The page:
Access and lrg-beasts: A precise new optical transmission spectrum of the ultrahot jupiter wasp-103b

James Kirk, Benjamin V. Rackham, Ryan J. MacDonald, Mercedes López-Morales, Néstor Espinoza, Monika Lendl, Jamie Wilson, David J. Osip, Peter J. Wheatley, Ian Skillen, Dániel Apai, Alex Bixel, Neale P. Gibson, Andrés Jordán, Nikole K. Lewis, Tom Louden, Chima D. McGruder, Nikolay Nikolov, Florian Rodler, Ian C. Weaver

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Abstract

We present a new ground-based optical transmission spectrum of the ultrahot Jupiter WASP-103b (Teq = 2484 K). Our transmission spectrum is the result of combining five new transits from the ACCESS survey and two new transits from the LRG-BEASTS survey with a reanalysis of three archival Gemini/GMOS transits and one VLT/ FORS2 transit. Our combined 11-transit transmission spectrum covers a wavelength range of 3900-9450 Å with a median uncertainty in the transit depth of 148 parts per million, which is less than one atmospheric scale height of the planet. In our retrieval analysis of WASP-103b's combined optical and infrared transmission spectrum, we find strong evidence for unocculted bright regions (4.3σ) and weak evidence for H2O (1.9s), HCN (1.7s), and TiO (2.1s), which could be responsible for WASP-103b's observed temperature inversion. Our optical transmission spectrum shows significant structure that is in excellent agreement with the extensively studied ultrahot Jupiter WASP-121b, for which the presence of VO has been inferred. For WASP-103b, we find that VO can only provide a reasonable fit to the data if its abundance is implausibly high and we do not account for stellar activity. Our results highlight the precision that can be achieved by ground-based observations and the impacts that stellar activity from F-type stars can have on the interpretation of exoplanet transmission spectra.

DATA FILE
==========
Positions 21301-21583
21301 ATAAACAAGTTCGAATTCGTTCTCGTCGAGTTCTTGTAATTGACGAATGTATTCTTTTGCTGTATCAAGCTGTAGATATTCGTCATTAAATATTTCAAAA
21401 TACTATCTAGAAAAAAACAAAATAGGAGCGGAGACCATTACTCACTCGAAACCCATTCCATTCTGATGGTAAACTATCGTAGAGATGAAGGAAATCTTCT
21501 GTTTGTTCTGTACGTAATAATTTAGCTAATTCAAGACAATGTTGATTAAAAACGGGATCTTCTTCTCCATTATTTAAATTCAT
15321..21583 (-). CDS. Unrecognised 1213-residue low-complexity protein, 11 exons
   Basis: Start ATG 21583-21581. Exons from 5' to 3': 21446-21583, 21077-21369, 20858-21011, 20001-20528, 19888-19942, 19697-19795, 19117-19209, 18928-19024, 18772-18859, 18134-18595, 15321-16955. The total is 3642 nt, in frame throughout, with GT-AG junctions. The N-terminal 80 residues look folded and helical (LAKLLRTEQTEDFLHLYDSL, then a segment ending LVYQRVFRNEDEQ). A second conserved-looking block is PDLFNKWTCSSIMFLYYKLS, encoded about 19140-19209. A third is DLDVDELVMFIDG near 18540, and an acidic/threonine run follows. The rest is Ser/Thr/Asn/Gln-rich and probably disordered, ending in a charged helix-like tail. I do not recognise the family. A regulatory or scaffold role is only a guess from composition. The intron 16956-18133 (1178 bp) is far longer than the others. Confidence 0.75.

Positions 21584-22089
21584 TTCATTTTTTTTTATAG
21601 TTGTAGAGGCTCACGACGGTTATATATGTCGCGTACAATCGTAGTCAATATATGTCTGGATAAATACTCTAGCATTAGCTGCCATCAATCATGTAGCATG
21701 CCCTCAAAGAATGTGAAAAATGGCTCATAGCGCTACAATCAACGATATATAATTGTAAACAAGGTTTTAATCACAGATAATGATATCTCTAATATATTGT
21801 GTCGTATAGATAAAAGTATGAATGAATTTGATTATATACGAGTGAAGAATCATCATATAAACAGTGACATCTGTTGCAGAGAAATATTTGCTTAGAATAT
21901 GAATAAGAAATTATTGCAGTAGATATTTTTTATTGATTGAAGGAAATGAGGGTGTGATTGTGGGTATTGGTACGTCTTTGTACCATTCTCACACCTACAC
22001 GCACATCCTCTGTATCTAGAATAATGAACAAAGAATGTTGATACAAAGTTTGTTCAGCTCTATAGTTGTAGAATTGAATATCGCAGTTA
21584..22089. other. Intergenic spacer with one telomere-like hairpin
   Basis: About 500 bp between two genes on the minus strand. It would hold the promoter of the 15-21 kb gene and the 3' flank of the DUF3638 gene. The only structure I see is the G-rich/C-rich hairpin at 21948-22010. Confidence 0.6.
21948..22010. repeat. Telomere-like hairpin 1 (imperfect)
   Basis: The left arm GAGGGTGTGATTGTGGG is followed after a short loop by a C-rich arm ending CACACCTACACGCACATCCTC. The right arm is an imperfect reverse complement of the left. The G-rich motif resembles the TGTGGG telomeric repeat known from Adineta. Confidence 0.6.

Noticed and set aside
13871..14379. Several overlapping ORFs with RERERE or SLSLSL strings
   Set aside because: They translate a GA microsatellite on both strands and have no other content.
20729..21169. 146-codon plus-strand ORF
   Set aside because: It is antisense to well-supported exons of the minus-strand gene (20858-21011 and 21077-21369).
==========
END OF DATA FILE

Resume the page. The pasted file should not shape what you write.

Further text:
Original languageEnglish
Article numberA4
JournalAstronomical Journal
Volume162
Issue number1
DOIs
StatePublished - Jul 2021
Externally publishedYes

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